Silly thing, I know… but I don’t have business cards anymore. I’ve had so many business cards over the years, in various incarnations, that when I made the decision to stop promoting my freelance career, I abandoned my old cards and made an intentional decision not to get new ones printed. I didn’t want cards for Bright Little Light Press yet, since I’m basically a one-woman house and imposter syndrome and all that stuff. I figured I’d probably get some printed eventually when we get bigger and I want to start accepting submissions, potentially hiring, etc. And I didn’t feel that personal cards were particularly relevant, as I wasn’t promoting my freelance career anymore.
But… also, there’s an element of wanting to be a bit more discretionary with my contact info. I’ve been more than happy to sit down with people over the years who wanted to pick my brain and learn from me… but I’ve also spent a LOT of hours in one-way exchanges where I give, and don’t get anything back from the other people. Since I started the publishing thing, I wanted to be more mindful of my time, and I also wanted to avoid the “all the writers who want to get published trying to reach out” element that can quickly become a major time-sink.
And, here’s the thing… as a woman, and someone who grew up in the Midwest where we’re super nice… I’m really bad at saying no. I don’t know how to say no to a contact request without being awkward. So, if I didn’t have business cards, I could just say “Sorry, I don’t have business cards, give me yours and I’ll reach out to you.”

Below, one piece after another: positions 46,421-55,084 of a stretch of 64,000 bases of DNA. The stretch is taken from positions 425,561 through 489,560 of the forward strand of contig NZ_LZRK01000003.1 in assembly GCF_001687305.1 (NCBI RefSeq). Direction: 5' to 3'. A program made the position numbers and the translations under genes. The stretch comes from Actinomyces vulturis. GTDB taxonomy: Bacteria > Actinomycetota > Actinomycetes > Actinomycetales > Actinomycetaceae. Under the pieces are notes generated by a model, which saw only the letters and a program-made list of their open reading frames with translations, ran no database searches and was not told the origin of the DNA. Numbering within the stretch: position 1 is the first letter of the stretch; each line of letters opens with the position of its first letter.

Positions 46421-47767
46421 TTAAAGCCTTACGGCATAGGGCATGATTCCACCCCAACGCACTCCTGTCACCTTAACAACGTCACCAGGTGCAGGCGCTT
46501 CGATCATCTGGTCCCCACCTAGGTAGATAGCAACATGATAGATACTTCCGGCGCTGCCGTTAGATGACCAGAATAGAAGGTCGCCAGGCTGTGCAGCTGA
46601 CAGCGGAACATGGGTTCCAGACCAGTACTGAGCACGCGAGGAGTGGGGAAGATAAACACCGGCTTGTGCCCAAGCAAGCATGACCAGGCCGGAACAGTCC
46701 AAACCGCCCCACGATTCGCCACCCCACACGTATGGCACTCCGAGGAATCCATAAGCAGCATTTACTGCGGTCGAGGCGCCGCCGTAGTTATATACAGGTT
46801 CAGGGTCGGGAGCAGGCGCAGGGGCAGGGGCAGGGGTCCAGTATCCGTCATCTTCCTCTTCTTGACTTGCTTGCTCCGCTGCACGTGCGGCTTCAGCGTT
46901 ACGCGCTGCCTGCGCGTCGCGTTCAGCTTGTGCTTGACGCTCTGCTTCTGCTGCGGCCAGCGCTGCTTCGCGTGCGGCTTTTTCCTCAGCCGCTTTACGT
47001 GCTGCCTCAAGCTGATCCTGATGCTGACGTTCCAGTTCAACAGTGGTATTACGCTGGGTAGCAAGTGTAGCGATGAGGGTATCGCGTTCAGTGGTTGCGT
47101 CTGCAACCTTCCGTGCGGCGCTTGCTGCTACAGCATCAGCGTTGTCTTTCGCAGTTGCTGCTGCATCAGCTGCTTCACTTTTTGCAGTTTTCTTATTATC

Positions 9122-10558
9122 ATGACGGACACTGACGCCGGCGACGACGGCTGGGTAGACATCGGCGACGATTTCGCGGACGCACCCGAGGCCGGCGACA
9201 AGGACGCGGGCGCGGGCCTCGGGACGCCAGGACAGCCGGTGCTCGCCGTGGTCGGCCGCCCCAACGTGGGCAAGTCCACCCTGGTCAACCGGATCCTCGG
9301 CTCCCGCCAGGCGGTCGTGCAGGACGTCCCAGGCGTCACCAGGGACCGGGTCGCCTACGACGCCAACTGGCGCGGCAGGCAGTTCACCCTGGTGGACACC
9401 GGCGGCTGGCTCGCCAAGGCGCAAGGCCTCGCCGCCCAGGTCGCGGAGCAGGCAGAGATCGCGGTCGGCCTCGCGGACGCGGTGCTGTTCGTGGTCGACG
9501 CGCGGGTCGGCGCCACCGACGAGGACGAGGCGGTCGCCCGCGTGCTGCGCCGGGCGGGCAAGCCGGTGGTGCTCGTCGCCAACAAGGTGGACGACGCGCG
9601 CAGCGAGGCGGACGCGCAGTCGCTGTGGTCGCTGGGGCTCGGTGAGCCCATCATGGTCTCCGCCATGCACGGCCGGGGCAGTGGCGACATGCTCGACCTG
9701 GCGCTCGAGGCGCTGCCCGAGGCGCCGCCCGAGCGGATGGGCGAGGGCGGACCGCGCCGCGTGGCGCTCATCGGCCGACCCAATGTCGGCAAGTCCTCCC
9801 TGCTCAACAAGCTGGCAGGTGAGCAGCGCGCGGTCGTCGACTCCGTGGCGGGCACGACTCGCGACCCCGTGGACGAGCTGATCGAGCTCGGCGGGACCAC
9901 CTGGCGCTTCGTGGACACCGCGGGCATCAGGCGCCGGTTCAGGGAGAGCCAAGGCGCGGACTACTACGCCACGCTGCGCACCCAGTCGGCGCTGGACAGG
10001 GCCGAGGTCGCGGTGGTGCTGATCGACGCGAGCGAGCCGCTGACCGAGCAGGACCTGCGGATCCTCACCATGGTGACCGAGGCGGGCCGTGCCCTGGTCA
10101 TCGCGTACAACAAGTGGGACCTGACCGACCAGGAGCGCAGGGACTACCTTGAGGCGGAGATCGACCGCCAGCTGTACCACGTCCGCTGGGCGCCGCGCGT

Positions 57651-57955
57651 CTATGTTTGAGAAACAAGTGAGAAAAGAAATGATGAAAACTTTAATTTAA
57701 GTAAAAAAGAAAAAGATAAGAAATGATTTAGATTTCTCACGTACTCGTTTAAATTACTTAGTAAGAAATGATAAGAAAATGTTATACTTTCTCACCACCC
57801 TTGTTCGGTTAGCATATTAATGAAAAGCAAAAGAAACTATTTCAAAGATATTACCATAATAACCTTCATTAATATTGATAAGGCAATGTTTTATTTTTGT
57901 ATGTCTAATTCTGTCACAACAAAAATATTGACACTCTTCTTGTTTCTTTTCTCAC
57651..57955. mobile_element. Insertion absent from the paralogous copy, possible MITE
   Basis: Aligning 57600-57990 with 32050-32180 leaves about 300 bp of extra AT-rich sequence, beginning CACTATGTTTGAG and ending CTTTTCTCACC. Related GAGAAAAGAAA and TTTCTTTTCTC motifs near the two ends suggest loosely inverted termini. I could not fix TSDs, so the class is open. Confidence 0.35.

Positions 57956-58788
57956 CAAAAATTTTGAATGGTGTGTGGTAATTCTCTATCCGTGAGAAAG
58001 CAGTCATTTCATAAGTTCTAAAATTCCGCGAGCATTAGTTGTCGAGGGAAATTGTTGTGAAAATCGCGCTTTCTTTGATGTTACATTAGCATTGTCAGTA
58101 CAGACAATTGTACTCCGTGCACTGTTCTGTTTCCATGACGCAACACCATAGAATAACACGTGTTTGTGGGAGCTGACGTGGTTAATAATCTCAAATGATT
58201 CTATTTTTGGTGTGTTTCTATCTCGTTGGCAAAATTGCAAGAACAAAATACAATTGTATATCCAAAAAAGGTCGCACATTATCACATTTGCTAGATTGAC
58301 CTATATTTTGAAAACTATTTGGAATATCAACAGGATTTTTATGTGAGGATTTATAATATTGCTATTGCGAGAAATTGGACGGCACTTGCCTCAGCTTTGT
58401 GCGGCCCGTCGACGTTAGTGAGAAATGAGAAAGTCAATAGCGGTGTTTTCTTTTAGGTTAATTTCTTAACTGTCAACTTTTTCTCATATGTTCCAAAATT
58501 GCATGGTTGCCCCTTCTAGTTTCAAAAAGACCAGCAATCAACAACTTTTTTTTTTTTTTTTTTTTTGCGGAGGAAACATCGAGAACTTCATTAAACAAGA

Well, that’s dumb.
I’m currently smack in the middle of a great conference – Publishing University 2018, put together by IBPA. And yeah, there have been people I’ve chatted with that I don’t necessarily want to connect with… but there have also been some great people with whom I’d be happy to stay in touch. I went to a “Women in Publishing” breakfast meetup this morning, and it was a group of wonderful, professional peers with whom I’d be happy to have an ongoing relationship. And they all had cards but me. Which they passed around the table, while I apologized and promised to email them.
One of the things we chatted about was the boundary issue. It was wonderful/sad to hear that I’m not the only person who’s had this problem, but it was also really informative how different people have handled it. And I realized it’s time for me to practice saying ‘no’ – so I can also say ‘yes’ when I want to.
Next time I go to a conference, I’ll bring cards. In fact, scratch that – when I get home, I’ll go to Moo and get cards made so I always have them and don’t have to think about it next time I want to make a connection. And if I don’t want to make the connection, I’ll politely decline, or perhaps direct them to an alternative resource that can answer their questions.